Keeping prisoner in solitary confinement did not constitute inhuman and degrading treatment in breach of the Convention

JUDGMENT

Astruc v. France 14.05.2020 (no. 5499/15)

see here

SUMMARY

The case concerned the applicant’s complaint that he was kept in solitary confinement, while
imprisoned on remand, after hospital treatment.

The measure sought to clarify how the applicant was procuring unauthorised items while in prison
and to prevent this from continuing.

The Court noted that, while there had been no assessment by the prison administration of the
applicant’s fitness to be placed in solitary confinement, his state of health had not in any event
required such an assessment after he left the hospital psychiatric unit. The prison register also
showed that the applicant had been monitored very regularly by the medical teams. It had also been
verified that his state of health did not require any adaptation of his detention conditions.

Lastly, the Court took the view that the applicant had been afforded the minimum procedural
safeguards required in such matters to avoid any risk of arbitrary decisions.

PROVISION

Article 3

PRINCIPAL FACTS

The applicant, Cyril Astruc, is a French national who was born in 1973 and was held in Fresnes
Prison.

Mr Astruc was taken into custody on the basis of five warrants in the context of judicial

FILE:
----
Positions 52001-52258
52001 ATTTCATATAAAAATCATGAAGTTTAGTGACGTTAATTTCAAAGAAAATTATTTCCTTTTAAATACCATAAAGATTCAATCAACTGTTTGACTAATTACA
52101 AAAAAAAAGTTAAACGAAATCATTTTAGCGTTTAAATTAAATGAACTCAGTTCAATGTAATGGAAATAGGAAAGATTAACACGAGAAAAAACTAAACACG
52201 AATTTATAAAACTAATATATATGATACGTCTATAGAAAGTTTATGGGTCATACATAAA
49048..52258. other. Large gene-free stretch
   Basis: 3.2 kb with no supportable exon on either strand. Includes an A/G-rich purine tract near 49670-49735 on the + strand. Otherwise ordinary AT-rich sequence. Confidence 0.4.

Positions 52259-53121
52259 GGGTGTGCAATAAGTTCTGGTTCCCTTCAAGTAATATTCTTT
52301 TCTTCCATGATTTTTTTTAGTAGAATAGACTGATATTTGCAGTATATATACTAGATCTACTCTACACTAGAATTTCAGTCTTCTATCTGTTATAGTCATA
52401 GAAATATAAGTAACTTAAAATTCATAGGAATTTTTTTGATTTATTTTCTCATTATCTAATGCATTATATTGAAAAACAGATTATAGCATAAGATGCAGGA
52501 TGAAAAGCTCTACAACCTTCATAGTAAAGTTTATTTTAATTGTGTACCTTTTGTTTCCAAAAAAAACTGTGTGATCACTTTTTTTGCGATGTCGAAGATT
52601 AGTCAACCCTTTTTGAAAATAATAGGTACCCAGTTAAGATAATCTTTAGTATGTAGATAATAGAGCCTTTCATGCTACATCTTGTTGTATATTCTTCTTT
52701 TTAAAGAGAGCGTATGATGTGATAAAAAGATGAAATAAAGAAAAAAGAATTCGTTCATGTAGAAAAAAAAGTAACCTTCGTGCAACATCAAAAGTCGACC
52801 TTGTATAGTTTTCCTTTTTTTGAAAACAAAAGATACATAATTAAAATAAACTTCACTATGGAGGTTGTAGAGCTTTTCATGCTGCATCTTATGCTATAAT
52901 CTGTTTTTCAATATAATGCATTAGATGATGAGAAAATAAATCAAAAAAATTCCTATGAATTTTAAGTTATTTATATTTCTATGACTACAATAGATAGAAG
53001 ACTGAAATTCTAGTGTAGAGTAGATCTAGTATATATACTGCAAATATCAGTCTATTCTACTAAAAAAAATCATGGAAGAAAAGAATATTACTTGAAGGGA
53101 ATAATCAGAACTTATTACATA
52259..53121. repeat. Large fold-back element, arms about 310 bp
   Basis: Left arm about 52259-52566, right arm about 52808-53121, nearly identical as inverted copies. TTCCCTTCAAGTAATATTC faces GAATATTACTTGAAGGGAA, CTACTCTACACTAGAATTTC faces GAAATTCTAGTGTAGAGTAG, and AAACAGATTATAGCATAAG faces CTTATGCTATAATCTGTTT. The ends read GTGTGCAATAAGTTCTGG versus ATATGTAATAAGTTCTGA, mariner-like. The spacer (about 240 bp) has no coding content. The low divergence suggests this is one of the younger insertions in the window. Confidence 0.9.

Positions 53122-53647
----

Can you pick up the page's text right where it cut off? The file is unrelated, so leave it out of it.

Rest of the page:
investigations against him, a number of which concerned carbon tax fraud which had led to the
misappropriation of 146 million euros. He was placed in the remand prison in Fresnes on 10 January
2014 in the context of one of those cases.

On 26 March 2014 the prison administration informed the investigating judge that interception of
his telephone calls had enabled it to identify outside contacts used by the applicant to obtain
services. On 8 April 2014 Mr Astruc was placed in solitary confinement on a provisional basis for
having been found in possession of items that could not be bought in prison. On 11 April 2014 the
prison governor decided to place him in solitary confinement from 12 April 2014 to 12 July 2014, in
order to “prevent any repeat of the fraudulent procurements”. On 13 April 2014 Mr Astruc applied
to the urgent applications judge of the administrative court seeking a stay of execution of that
decision; the judge rejected the application as being devoid of urgency.

On 30 April 2014 Mr Astruc was admitted to the prison hospital’s psychiatric unit under a protocol
known as medical cell confinement. Two days later he left the unit at his request and was kept in
solitary confinement.

On 5 May 2014 Mr Astruc submitted a fresh application for a stay of execution of the decision to
place him in confinement. He argued in particular that his state of health had considerably worsened
since his previous application and that his possession of personal hygiene and other products did not
represent any risk for the prison or for other individuals. On the same day the urgent applications
judge dismissed his request in a decision, against which Mr Astruc appealed.

In a letter of 16 June 2014 the prison governor informed the investigating judge that other seizures
of prohibited items had been carried out in the cell, and that Mr Astruc had been paid numerous visits, had received food parcels and had purchased products in the canteen in such quantities that
they had to be stored in another cell. On 17 June 2014 Mr Astruc was given the disciplinary sanction